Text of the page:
We are further influenced by the fact that in the instant case, not one of the defendants took the stand. In this respect, this case is markedly different from those situations where one or more co-defendants take the stand and attempt to put the blame on each other. See, e.g., Stephenson, 708 F.2d 580; Berkowitz, 662 F.2d 1127. Clearly this latter situation is far more prejudicial to the defendants than where, as in this case, the testimony elicited from a government witness on cross-examination does not serve each co-defendant's individual interests. In dealing with antagonistic defenses, the court is particularly wary of the situation where "co-defendants do indeed become the government's best witnesses against each other." Id. at 1134. That clearly is not the situation here, and we doubt seriously that the jury unjustifiably inferred the defendants' guilt from the mere fact that each attorney's cross-examination of a particular government witness was not mutually beneficial for all the co-defendants.


Furthermore, to prevail on their claim that a severance should have been granted, appellants bear the heavy burden of proving that they suffered specific and compelling prejudice. Pirolli, 742 F.2d at 1386; Archer, 733 F.2d at 360; Capo, 693 F.2d at 1335; Berkowitz, 662 F.2d at 1134. We find no such prejudice in the instant case. Appellants' primary argument centers around the cross-examination of the government's chief witness, Martin. While cross-examining Martin, William Butt's attorney elicited testimony to the effect that Carter and Sheehy were present on the night in question and that they were the primary actors in the scheme. We recognize that this testimony was antagonistic to Carter and Sheehy's alibi defense, but it was simply a repetition of what Martin had already told the jury on direct examination. Accordingly, it can hardly be considered to have resulted in compelling prejudice to the alibi defendants. Moreover, even had Carter and Sheehy received a separate trial, they still would have been confronted with Martin's testimony that they masterminded the smuggling operation. In this respect, the fact that Martin's testimony was repeated during cross-examination in the joint trial is of little consequence. Compare United States v. Leonard, 494 F.2d 955 (D.C.Cir.1974) (appellant's alibi defense was not materially contradicted solely by co-defendant's mere presence defense where government presented substantial independent evidence countering the alibi).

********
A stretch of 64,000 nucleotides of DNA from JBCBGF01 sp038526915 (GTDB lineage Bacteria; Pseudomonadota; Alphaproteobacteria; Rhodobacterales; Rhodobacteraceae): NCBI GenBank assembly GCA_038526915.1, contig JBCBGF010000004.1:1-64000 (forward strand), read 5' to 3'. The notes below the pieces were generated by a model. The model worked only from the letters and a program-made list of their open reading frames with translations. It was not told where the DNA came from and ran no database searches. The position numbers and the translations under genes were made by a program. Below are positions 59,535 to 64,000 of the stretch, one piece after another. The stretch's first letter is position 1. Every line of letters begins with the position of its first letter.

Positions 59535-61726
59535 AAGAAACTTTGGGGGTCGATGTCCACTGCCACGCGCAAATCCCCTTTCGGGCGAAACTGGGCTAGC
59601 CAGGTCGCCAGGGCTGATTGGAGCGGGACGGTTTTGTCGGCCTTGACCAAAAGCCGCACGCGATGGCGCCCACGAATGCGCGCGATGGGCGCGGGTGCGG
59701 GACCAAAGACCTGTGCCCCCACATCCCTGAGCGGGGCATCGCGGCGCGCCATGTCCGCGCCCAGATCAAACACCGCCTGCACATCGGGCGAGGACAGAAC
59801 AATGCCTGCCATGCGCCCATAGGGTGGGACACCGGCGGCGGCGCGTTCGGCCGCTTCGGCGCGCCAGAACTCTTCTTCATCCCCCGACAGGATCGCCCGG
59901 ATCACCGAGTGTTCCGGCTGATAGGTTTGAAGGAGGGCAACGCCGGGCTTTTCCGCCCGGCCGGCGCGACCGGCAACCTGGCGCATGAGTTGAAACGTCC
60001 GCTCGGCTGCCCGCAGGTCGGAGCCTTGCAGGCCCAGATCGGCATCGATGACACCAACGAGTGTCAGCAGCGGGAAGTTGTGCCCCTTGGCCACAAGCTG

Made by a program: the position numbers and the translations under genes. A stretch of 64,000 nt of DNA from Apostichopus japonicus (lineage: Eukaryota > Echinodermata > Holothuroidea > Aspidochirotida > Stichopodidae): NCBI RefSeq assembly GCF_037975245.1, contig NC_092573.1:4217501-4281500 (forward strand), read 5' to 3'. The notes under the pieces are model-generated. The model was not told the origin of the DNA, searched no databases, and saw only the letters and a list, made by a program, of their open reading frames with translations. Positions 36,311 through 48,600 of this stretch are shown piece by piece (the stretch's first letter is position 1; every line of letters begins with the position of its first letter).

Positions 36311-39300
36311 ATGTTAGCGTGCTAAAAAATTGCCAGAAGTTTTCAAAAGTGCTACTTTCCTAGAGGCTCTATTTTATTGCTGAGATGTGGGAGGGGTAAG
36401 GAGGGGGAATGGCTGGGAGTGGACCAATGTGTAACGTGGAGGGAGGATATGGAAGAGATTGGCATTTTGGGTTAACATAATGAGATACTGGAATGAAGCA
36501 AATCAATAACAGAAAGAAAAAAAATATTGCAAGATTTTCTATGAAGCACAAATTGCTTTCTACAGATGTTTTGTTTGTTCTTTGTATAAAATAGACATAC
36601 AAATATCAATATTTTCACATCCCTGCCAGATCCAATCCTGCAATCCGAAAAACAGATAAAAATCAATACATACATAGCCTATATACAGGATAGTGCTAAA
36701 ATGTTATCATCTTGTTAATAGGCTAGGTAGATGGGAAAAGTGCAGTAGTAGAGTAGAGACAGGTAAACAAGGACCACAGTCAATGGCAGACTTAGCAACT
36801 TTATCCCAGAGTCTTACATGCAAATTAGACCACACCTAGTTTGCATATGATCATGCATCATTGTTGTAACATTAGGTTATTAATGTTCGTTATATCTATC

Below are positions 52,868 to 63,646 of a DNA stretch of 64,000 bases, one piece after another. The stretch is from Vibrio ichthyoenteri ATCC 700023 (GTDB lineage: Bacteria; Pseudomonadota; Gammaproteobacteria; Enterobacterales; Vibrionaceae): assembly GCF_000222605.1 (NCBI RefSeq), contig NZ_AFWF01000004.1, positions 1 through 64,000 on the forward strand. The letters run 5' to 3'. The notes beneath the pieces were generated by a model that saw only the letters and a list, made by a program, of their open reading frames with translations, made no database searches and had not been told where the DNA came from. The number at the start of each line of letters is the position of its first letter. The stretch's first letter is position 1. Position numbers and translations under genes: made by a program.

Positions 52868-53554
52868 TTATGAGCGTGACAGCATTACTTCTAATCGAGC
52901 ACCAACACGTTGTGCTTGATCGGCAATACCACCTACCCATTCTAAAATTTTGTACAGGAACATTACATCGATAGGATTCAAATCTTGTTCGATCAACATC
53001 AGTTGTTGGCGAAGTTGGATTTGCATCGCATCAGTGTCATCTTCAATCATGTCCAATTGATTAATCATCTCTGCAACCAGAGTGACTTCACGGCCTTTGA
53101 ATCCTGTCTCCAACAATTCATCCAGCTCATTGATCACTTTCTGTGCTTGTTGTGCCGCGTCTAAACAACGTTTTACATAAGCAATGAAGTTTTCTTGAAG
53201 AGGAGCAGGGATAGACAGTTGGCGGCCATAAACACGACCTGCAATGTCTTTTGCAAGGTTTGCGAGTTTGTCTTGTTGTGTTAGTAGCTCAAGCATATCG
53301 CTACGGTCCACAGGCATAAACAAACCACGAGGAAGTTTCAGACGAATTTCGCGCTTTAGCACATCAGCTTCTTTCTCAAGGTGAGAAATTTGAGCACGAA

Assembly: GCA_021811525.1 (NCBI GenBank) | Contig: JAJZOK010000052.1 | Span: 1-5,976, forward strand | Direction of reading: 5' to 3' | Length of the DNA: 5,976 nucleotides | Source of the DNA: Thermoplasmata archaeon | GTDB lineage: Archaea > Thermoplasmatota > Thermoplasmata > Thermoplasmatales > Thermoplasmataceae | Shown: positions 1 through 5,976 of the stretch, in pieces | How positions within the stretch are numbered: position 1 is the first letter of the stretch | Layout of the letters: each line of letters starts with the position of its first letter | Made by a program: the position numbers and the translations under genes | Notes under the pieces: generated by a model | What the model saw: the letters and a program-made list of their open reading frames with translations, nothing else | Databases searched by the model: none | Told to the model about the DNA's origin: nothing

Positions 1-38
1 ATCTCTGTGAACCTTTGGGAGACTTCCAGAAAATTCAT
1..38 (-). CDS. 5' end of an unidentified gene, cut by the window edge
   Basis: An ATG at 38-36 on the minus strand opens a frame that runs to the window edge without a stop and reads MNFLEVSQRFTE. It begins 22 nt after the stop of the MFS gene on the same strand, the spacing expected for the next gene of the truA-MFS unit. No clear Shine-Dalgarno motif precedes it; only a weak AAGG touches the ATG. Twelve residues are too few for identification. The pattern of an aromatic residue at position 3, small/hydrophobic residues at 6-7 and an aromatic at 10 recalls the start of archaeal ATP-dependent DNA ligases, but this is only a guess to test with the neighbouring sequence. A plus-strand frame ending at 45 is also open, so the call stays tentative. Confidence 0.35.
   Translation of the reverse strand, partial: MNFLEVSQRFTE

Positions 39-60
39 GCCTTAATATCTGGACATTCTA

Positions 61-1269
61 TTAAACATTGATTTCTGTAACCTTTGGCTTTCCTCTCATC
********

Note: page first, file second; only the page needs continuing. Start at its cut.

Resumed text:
Accordingly, we hold that the defenses asserted, alibi and mere presence, were not antagonistic to the point of being mutually exclusive or irreconcilable. Because appellants have failed to show that they suffered specific and compelling prejudice as a result of being tried jointly, their convictions will not be disturbed on these grounds.